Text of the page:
At a time when the Middle East is going through an unprecedented conflict situation, the strategic vulnerability of the Persian Gulf has been propelled considerably. Also known as the Arabian Gulf, this body of water in West Asia is an extension of the Indian Ocean. It is situated between Iran and the Arabian Peninsula. The location of the Persian Gulf underlines its geostrategic significance and linkage to the western Indian Ocean's maritime security. Geographically, the Indian Ocean Region (IOR) lies at the heart of the Indo-Pacific region, thus exhibiting itself as a regional pivot.
The Global Oil Market and Regional Security
The stability of the international oil market renders the Persian Gulf extremely vital for international security. Moreover, there is a lack of any regional security architecture or regional balance of power given deep-rooted frictions among regional states. This situation renders the region heavily dependent on external military presence.
The escalating violence in the Middle East is shaking up the global oil markets. Japan and India's acute dependence on oil and gas imports from the region underscores the importance of its stability and security. Furthermore, peninsular India is adjacent to one of the most vital sea lanes. It stretches from the Suez Canal and the Persian Gulf to the Malacca Strait. Much of the oil from the Gulf region transits through this sea lane.
Growing Independence on Middle East Oil
Further, Japan's current dependence on oil from the Middle East has reached an all-time high. In fact, 95% of Japan's oil is imported from the Middle East. This exceeds the previous figure of 77.5% during the 1973 oil crisis triggered by the Yom Kippur War, which broke out in October 1973. Besides, India's dependence on its maritime environment has been intensifying substantially too. More than 70% of its energy imports originate in West Asia, passing through the Indian Ocean.
Japan and India are displaying renewed determination to fuse their strategic focus in the Persian Gulf region. The primary drivers for this are energy security, geostrategic location, and ensuring the safety of the sea lines of communication (SLoC) in the western Indian Ocean. In this reference, India and Japan have been known to deploy their naval ships for patrolling purposes in the past too. This is to ensure the security of international oil and cargo shipping passing through the Arabian Sea and Gulf of Oman.
Impact on Japan and India
Politics of the 21st century centers around a world whose economic and politico-military weight has significantly shifted from the Euro-Atlantic region to the Indo-Pacific. Incidentally, for both Japan and India, getting their Indo-Pacific approach correctly rests, among other things, on ensuring they work out their Indian Ocean strategies fittingly. This includes power projection initiatives. It also involves establishing strategic equations with key regional players and stakeholders to ensure safety and security for shipping and international trade.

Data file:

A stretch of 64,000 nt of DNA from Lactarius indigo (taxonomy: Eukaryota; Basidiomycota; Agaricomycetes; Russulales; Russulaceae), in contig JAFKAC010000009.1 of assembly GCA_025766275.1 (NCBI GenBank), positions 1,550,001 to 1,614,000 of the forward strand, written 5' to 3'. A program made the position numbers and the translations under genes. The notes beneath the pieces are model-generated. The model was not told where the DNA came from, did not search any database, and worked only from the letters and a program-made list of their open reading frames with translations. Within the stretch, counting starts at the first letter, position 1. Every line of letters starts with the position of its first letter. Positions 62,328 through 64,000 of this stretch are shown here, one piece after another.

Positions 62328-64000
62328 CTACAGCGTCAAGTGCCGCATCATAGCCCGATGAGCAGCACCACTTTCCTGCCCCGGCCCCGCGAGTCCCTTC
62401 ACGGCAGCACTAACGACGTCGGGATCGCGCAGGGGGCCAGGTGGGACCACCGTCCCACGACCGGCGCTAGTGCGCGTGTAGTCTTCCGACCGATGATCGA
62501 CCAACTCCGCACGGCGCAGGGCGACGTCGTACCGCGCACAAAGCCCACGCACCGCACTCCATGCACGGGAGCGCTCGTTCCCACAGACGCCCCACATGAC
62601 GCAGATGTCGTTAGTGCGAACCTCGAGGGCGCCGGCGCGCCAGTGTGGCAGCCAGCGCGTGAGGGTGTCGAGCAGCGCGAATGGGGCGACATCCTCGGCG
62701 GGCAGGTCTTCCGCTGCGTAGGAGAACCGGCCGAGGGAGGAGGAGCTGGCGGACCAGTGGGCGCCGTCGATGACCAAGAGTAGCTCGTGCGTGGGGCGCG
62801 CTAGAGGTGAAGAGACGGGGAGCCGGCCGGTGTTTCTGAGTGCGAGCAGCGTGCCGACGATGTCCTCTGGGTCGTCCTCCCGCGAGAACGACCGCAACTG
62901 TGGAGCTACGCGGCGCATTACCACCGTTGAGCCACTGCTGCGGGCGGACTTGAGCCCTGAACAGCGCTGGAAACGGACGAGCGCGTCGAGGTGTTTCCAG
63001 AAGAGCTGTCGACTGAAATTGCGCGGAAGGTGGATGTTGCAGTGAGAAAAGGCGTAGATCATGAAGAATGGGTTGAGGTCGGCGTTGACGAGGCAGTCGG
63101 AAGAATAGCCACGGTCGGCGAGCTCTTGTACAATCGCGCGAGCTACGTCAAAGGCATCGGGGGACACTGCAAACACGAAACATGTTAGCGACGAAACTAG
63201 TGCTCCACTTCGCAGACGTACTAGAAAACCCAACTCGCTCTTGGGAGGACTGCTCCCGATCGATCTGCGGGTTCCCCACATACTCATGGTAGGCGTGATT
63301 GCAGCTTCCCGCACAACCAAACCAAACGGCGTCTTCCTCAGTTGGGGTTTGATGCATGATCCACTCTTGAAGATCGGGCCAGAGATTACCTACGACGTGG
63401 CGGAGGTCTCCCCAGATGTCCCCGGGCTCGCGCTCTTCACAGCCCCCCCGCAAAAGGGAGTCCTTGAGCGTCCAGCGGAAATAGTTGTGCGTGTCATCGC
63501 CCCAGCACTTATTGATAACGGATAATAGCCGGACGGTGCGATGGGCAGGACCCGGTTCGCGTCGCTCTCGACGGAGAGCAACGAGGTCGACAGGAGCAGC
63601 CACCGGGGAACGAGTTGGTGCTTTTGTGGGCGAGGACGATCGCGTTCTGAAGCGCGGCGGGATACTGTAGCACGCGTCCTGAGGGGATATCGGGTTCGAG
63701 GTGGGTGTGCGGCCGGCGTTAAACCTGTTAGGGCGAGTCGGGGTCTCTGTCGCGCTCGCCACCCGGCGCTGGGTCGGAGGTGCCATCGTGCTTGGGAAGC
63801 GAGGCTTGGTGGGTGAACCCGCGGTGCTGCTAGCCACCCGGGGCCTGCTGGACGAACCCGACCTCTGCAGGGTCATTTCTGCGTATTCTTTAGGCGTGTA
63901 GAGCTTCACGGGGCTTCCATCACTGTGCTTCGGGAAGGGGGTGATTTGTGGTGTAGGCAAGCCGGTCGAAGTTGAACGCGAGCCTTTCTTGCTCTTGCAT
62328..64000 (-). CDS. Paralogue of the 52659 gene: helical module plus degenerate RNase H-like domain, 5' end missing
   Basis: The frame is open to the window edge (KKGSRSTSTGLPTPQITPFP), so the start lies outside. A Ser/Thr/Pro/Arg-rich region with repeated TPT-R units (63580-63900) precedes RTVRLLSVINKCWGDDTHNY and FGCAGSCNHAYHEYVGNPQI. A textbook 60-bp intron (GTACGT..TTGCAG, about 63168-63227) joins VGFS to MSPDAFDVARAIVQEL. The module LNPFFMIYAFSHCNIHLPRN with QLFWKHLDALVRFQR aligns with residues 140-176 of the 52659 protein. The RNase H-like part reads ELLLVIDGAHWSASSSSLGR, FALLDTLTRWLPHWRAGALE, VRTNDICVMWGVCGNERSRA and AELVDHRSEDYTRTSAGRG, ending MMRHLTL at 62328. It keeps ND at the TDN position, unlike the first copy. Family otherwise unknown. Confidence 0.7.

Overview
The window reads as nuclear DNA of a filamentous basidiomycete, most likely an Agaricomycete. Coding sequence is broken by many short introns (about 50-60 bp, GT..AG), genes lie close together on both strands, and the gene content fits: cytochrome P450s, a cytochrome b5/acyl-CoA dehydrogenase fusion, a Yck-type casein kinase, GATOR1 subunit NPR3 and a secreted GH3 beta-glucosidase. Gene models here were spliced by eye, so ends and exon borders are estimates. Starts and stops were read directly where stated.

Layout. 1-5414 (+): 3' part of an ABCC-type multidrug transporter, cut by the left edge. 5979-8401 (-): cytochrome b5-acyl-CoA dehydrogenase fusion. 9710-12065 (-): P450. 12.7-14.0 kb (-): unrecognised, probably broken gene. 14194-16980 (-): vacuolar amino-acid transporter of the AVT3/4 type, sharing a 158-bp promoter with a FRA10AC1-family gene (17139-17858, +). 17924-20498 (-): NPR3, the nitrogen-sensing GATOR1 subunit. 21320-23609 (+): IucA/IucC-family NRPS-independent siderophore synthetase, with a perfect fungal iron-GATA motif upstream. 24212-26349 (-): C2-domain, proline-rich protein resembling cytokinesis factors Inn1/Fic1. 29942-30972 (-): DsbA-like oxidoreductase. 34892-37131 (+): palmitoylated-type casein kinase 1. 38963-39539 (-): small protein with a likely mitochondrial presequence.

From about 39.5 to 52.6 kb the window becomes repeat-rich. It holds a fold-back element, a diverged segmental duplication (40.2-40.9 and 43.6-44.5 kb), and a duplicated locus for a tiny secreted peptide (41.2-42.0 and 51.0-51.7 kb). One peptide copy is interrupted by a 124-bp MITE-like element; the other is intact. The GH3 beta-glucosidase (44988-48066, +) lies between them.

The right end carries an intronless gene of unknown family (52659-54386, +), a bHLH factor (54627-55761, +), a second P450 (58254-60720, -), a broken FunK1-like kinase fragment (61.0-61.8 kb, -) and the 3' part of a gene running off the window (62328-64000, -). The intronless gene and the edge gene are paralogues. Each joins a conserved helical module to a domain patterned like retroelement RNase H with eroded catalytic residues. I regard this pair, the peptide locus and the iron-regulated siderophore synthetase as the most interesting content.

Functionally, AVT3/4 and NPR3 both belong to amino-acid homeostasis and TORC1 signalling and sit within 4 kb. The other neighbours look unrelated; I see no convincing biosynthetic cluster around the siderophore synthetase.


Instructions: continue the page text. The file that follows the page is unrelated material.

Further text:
Japan and India's security horizons are already being stretched. The East Asia Summit took India beyond the Indian Ocean to the Indo-Pacific. Similarly, the Quad brought Japan towards the Indian Ocean from the Pacific. In the framing of IOR's contemporary security paradigm, India's defense and security initiatives across the IOR have been accorded special attention. This is evident through its expanding joint military exercises (JMEs) framework — most importantly with Japan. The rising number of JMEs in the region reflects the evolving security priority of the Indian Ocean and the Persian Gulf. Collectively, they are home to more than 75% of the world's maritime trade. Also, 50% of global oil consumption passes through their waters.
The Century of the Seas
Japan and India need to reach out to the key players in the Indian Ocean, as well as smaller countries in the littoral. They need to enhance cooperation on information exchanges, coastal surveillance, infrastructure building, and strengthening of capabilities. The aim is to ensure the security and stability of IOR littoral and island states.
Connectivity initiatives, collective action, and cooperation will best advance peace and security in the IOR. This holds special relevance due to China's increasing visibility and consolidation in the Indian Ocean Region. It has become a key incentive for Tokyo and New Delhi to step up the pace and intensity of their respective defense diplomacy and maritime posture across this region.
Japan and India's national security imperatives and political interests have begun to stretch gradually beyond the Pacific and Indian Ocean Region respectively. It would only be fitting to state that the 21st century is proving to be the century of the seas.
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Author: Dr Monika Chansoria
Dr Monika Chansoria is a Senior Fellow at The Japan Institute of International Affairs in Tokyo and the author of five books on Asian security. The views expressed here are those of the author and do not reflect the views of any organization with which the author is affiliated. Follow her column, "All Politics is Global" on JAPAN Forward, and on X (formerly Twitter).